The University of Saskatchewan has withdrawn its pension proposals and alerted CUPE 1975’s bargaining committee that it plans to make unilateral changes to the pension plan without any input from the union or workers.
“The University of Saskatchewan continues to force CUPE 1975 needlessly towards job action,” said Craig Hannah, President of CUPE 1975. “We firmly believe that our members deserve a say in their retirement security and that all changes to the pension plan should be negotiated at the bargaining table.”
The local is concerned that the University plans to convert the Defined Benefit Pension Plan to an inferior Defined Contribution Plan in the near future.
“We want to reiterate that our pension plan is the most cost-effective pension plan per employee on campus, and costs less than one percent of the operating costs of the University,” added Hannah. “The majority of post-secondary institutions in the country offer Defined Benefit plans for their employees – why should the U of S be any different?”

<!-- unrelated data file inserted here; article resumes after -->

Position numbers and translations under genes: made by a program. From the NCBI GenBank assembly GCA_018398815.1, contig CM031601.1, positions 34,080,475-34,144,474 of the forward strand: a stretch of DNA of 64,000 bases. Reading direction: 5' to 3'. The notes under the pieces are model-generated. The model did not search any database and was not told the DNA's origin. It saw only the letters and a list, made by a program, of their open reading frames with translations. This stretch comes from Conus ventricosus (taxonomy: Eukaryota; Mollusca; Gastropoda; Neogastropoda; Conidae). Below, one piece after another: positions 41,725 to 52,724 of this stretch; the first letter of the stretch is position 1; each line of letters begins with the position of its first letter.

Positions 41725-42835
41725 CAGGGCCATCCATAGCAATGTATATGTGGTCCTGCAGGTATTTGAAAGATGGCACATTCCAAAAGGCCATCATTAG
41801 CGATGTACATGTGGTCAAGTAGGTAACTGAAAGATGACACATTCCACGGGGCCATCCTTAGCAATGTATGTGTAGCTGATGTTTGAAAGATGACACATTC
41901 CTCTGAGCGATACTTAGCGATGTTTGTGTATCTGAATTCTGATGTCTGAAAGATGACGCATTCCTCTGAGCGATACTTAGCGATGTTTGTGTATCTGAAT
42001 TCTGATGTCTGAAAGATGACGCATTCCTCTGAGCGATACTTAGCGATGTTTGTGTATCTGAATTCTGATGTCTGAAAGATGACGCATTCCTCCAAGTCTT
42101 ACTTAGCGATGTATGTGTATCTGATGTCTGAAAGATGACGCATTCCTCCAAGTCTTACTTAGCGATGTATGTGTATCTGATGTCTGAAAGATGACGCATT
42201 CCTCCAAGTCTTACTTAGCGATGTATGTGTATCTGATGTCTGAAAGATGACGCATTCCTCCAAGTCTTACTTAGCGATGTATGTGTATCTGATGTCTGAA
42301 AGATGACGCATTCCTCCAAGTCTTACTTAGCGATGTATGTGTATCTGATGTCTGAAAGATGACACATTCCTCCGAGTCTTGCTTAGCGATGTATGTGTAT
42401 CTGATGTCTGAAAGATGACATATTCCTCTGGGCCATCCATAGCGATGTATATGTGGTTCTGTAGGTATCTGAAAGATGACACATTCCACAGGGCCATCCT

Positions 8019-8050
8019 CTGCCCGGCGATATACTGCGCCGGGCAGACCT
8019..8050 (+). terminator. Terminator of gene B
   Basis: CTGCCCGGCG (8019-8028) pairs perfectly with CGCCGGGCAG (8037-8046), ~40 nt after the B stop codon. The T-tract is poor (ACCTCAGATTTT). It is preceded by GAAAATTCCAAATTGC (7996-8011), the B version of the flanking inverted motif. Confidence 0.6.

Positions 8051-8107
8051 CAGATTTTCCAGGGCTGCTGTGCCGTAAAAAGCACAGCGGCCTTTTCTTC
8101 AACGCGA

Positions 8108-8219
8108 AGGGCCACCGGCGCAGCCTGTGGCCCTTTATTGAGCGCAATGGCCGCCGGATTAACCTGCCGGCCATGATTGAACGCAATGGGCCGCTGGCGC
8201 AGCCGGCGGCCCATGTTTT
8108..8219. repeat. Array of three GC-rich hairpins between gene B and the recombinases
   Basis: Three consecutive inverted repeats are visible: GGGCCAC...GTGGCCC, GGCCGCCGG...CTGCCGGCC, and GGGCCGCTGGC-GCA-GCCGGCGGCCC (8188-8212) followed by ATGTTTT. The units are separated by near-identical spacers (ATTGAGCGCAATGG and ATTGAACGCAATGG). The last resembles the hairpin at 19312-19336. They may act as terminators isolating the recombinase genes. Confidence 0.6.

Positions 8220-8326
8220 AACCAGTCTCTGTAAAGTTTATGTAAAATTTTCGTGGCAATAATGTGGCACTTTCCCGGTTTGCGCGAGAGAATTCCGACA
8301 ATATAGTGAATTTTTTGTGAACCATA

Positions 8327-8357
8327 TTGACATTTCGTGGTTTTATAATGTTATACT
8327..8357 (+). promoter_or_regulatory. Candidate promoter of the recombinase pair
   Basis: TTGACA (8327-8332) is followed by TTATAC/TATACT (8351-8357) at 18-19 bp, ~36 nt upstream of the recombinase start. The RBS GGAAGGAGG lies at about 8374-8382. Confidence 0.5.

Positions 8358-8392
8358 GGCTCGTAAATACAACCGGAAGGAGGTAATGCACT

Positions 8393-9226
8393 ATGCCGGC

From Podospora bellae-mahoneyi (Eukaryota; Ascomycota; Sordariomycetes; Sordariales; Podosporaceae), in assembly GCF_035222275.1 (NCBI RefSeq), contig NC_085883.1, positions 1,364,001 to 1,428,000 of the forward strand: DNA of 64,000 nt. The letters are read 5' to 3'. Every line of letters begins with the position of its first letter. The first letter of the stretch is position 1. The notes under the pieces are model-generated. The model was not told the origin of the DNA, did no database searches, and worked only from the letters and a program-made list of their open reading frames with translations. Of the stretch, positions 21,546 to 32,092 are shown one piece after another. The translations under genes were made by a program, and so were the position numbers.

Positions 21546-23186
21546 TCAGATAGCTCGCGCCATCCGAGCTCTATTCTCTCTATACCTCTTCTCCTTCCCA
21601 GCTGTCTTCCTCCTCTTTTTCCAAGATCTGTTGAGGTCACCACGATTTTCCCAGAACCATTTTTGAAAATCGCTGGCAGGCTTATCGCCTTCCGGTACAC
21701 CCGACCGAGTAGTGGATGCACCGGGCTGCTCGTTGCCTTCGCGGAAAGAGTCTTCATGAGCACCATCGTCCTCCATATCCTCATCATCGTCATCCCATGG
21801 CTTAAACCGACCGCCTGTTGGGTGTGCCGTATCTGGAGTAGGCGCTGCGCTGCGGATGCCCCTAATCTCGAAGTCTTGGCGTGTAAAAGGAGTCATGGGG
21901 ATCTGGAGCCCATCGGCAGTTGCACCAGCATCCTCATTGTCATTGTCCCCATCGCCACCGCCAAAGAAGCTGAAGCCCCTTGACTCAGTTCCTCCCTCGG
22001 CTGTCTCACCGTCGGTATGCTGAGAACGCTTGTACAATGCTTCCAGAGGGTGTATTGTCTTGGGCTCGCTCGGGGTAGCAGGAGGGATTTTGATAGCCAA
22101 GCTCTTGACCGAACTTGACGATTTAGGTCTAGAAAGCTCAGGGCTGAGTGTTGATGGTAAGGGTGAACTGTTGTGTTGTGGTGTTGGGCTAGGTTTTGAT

The University has also withdrawn its revised compensation model proposal and is still offering 0-0-0-2%-2%, with a $3,000 signing bonus. The proposed signing bonus is not available for Casual Facilities and Program Assistants (FAPA) students, casuals, and recurring relief and is pro-rated based on full time equivalency.
“For an average CUPE member, a three-year wage freeze means a loss of tens of thousands of dollars in wages over the length of their career. Members who are at the top of their phase, will not get a wage increase at all under the University’s proposal,” said Hannah.
CUPE has spent much of the last month in essential services hearings, at the University’s insistence. The local will not be in a legal strike position until the completion of these hearings.